In Baltimore appliqué, serrated leaves are often represented with embroidery: the edges of each leaf are embellished with straight stitches that stand out from the edge like little hairs. And it looks quite good and does give a serrated effect. But I wondered if there was a way to do it without the floss, and I think I’ve found a method, persnickety though it is, that will work.
If you’re interested in finicky hand applique, read on.
You will want to do a test using the fabric you want for your leaves or petals. The stiffer the fabric is, the wider the gap needs to be to get a good serration. Using fairly soft fabric I was able to make very small serrations.
Mark the leaves or petals on the outer edge of the points you want to create. This leaf is marked with back basting and partially attached.
I used back basting to mark and baste the leaves to the background, but you could trace templates too, as long as they had smooth edges to turn under. Tracing the jagged edges you eventually want to create would be a sure way to let your marking lines show. Whatever way you choose to mark and temporarily attach your leaf to the background is fine. Just make sure that the pieces are marked at the outermost edge. Your first stitching line should be at the tips of the points of the serrated edge.
Turn the raw edge under and stitch it down, leaving big (for appliquers) gaps between stitches. Take an extra stitch into the same spot for anchoring. Note the stitching on what will be the points of the serrated segments and the dots and dashes effect of the large stitches and anchoring stitches.
The first step is to turn under the raw edge of the leaf and stitch it down as in regular needle turn appliqué, but leave a larger than usual gap between stitches. Appliquers use very small stitches, so to make the serrations you want to make your stitches perhaps an eighth to a quarter of an inch apart. The length of the stitches will vary depending on how deep the serrations should be and how stiff the leaf fabric is. Take an extra tiny anchoring stitch over each stitch to be sure it is secure and will hold against the tugging you are going to do in the next step. On the leaf in the picture, I wanted serrated outer edges and smooth edges in the deep V’s in the leaf, so the stitches are long on the outer edges and very small on the V’s.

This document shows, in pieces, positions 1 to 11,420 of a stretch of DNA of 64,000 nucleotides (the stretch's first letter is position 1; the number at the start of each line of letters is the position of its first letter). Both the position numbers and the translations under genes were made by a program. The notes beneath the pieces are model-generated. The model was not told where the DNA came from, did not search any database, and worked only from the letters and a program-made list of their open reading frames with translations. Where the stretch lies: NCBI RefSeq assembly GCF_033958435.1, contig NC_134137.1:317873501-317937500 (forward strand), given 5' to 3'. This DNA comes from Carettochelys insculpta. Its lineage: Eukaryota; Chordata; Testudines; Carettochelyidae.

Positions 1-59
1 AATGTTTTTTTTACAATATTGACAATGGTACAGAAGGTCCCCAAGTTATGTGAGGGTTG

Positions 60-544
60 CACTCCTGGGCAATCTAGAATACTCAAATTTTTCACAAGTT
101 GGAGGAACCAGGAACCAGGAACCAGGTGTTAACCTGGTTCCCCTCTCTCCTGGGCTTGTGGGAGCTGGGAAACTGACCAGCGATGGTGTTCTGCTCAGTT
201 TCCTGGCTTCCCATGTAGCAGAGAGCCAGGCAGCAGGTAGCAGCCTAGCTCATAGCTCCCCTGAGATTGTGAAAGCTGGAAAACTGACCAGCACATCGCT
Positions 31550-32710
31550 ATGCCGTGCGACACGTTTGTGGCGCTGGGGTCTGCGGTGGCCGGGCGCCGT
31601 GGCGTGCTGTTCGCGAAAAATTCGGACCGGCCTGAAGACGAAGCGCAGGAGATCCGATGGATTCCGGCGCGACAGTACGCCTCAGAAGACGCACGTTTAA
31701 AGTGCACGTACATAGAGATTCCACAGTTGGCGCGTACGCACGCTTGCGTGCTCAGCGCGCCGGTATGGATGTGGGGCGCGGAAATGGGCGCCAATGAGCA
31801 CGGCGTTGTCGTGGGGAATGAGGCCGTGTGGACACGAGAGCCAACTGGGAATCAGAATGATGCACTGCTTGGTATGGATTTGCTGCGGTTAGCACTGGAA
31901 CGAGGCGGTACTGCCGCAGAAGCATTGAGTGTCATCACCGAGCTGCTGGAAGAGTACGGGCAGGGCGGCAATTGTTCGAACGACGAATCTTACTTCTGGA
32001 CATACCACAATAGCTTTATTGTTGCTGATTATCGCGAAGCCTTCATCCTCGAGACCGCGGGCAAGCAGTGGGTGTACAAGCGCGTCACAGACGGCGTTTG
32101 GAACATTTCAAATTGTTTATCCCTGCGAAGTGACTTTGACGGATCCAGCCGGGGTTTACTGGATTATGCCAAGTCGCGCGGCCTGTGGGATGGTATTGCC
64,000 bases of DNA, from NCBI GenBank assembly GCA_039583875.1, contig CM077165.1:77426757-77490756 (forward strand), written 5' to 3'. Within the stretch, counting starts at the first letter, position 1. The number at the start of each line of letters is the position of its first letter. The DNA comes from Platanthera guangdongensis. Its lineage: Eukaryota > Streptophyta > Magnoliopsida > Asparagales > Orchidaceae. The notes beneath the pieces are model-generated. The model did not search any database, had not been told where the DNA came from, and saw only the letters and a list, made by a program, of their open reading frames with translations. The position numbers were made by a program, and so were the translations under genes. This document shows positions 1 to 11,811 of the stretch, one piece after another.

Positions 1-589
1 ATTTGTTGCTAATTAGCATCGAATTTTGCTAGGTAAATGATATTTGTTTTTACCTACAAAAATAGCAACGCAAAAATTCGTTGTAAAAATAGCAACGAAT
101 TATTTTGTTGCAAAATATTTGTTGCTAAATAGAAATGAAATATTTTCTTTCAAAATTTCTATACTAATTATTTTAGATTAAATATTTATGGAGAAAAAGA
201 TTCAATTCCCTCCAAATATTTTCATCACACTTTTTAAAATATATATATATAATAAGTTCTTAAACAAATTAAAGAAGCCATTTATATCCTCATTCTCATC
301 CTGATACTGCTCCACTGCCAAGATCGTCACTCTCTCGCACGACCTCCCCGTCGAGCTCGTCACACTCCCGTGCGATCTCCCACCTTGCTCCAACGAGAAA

Do a second pass of stitching, bringing the thread through the background well inside the edge of the applique then through the edge of the leaf piece, and drawing the fabric back with the needle before completing the stitch. In the picture above you can see the needle going into the background to start the drawing stitch.
Bringing the needle through the edge of the leaf fabric:
Using the needle held perpendicular to the work to draw back the leaf fabric:
Once the whole leaf is attached to the background, bring the needle through the background under the leaf, near but not at the edge of the leaf. Then take the needle through the folded edge of the leaf fabric between two anchoring stitches. You can use the needle to poke at the leaf fabric to see where those stitches lie, if you’re not sure, and that’s good practice for the next step. Pull the thread through the leaf, then use the needle held perpendicularly to the work to pull the leaf fabric back between the two anchoring stitches, making a dent in the edge of the fabric. Sink the needle at that spot and draw the thread through snugly. Drawing up the stitch secures the dent, and a tiny stitch in the same spot reinforces it. Move the needle over to the next gap, take it up through the background inside the edge, through the folded edge of the leaf, draw back the leaf edge, secure it with a stitch then reinforce it with one extra tiny stitch, and repeat.
Since I was alternating smooth segments with serrated segments, I knotted the thread on the background when I ran the thread to the next serrated edge to prevent drawing up the piece too much with those long stitches bridging the smooth segments.
Here’s the underside of the finished leaf showing the two rows of stitching:
The resulting serrated leaf is a bit puffy since the fabric is pulled inward at intervals, blousing it a little. The serrated edges of the finished product are slightly rounded, so this technique could be used for tiny petals as well.
The finished leaf: